Shipping crystals, particularly fragile ones, can indeed be daunting. Here are some tips to help prevent breakage during transit.



We all know that crystals are fragile, and we've seen what can happen when you hand a box to the post office. Some of us can picture Ace Ventura kicking the box he's supposed to deliver down the hall. Always assume this will happen with your parcels. Assume some careless teenage boy will show it to his friends, and as soon as he sees a "fragile" sticker, he's going to drop it and laugh. Here's how to pack crystals to ensure nothing breaks.

The Two Golden Rules

  1. Prevent Movement Within the Box: If there's movement, things will break. The parcel must be stuffed with additional paper to keep everything stationary. Once taped shut, you should be able to shake it violently without anything budging.
  2. Prevent Stone-on-Stone Contact: Each stone must be wrapped individually. The only exception is when you shrink-wrap a bag of tumbles or rough rock compactly so nothing can move. Make the bag of small rocks dense and compact with shrink wrap or packing tape, then wrap it as if it is one stone. This only works with non-fragile rocks.

Appropriate Paper Weight

Depending on how fragile something is, the paper weight must match. The standard to use is newsprint, which is thin enough to contour around stones. Everyday printer paper is too thick and doesn't fit into the grooves, often springing back into its original form. Never use printer paper.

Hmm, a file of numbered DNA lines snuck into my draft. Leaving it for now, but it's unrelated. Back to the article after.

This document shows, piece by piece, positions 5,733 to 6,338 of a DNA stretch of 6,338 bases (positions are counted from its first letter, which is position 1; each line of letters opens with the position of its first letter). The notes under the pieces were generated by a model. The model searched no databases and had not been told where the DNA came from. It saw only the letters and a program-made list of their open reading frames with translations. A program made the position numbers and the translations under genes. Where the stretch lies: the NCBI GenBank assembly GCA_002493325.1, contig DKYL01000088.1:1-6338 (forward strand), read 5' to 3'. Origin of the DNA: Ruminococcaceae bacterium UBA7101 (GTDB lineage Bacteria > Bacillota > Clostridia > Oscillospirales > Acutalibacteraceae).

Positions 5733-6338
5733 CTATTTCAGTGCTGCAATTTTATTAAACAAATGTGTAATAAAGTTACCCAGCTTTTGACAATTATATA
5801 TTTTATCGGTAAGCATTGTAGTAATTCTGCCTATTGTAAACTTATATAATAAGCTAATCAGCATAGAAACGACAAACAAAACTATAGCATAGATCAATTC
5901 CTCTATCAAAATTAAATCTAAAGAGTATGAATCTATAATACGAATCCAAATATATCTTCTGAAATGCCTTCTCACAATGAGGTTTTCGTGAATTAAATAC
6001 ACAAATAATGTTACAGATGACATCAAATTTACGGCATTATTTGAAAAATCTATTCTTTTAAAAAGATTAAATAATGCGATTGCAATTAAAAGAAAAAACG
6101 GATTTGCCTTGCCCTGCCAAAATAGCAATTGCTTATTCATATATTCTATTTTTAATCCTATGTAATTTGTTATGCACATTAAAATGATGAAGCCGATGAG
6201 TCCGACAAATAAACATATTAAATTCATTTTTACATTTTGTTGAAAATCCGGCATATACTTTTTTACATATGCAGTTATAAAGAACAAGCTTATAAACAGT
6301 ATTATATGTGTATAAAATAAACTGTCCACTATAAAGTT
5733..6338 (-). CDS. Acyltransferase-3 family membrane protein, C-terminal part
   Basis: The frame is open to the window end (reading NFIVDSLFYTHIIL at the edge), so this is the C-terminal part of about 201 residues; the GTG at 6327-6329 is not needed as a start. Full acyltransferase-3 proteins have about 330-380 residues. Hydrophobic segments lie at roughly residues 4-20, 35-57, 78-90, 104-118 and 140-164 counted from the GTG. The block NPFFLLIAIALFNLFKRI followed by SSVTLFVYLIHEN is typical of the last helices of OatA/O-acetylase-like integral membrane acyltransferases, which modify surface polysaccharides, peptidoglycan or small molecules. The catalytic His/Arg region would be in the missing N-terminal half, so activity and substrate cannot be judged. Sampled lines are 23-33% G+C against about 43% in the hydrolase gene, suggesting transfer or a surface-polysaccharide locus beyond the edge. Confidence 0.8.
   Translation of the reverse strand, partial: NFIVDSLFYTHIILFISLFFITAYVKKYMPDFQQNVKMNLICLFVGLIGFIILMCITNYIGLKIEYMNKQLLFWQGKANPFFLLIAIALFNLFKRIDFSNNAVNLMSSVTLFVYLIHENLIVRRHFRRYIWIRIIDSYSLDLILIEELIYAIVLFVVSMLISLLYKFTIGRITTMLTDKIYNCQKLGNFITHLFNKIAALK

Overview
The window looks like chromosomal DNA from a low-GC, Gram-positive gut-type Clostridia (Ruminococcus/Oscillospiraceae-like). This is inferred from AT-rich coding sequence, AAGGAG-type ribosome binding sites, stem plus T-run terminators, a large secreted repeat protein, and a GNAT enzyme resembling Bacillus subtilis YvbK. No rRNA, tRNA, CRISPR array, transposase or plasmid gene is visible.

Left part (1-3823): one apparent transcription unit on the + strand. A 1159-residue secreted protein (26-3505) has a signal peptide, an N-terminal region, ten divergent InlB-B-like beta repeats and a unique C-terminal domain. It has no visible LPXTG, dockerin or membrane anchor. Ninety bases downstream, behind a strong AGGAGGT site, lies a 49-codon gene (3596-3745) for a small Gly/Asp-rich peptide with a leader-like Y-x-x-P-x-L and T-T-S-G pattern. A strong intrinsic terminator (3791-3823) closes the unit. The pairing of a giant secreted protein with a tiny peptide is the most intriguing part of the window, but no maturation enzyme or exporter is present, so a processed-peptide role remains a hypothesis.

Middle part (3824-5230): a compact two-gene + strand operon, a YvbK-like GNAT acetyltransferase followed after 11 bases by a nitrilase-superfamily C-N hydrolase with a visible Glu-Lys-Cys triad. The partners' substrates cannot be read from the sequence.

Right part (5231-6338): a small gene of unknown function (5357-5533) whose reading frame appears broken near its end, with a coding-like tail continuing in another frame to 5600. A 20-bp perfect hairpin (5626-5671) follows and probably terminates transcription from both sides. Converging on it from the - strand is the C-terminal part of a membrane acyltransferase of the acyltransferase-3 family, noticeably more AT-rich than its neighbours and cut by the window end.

Newsprint is very affordable. I buy sheets 30” x 25” and cut them smaller if needed. I often have excess newsprint saved from when I purchased the stones. I wrap the crystals I am about to ship in new newsprint and stuff the box with other varieties. This makes it easy for the person unwrapping to distinguish which bundles contain crystals and which are just filler. Stickers can be added to each bundle with a rock in it.

Additional Wrapping Techniques

For more fragile rocks, like those with crystal tips or points, I bundle toilet tissue paper on the crystals before wrapping them in newsprint.

Bird Nesting Method: Wrap the perimeter of the mineral, usually the matrix, with multiple rounds of toilet tissue. This nest resembles bumpers on a bumper car (or the ring around Saturn). Once the nest is formed, weave the rest of the tissue through the various points, layering it on. The bird nesting around the perimeter focuses the tension on it, rather than on delicate crystals.

The only time I use gift box tissue paper is if I’m wrapping the crystal as a gift. Always wrap based on fragility first, with toilet tissue if necessary, and then newsprint. Lastly, wrap it in colorful tissue paper for a more aesthetic appearance.

When wrapping newsprint around crystals, I don’t fold it neatly. I make a messy scrunched-up ball, creating air pockets within the paper. These folds act like springs, and the air pockets serve as cushions.

Using Plastic for Extra Fragile Stones

For extremely fragile stones, such as a scolecite burst, I use plastic bags like those for vegetables or fruit at a grocery store. Ask a local grocery store for a roll; it should cost around $15. This thin plastic doesn’t leave tissue fibers on the stone. Pillow it on the bottom of the box, place the crystal in midway, and continue layering the plastic around the crystal. The crystal can be wrapped with it but need not be. Float it in the center, using your best judgment to avoid crushing any part of the rock, but ensure the box is securely padded so the crystal won’t move.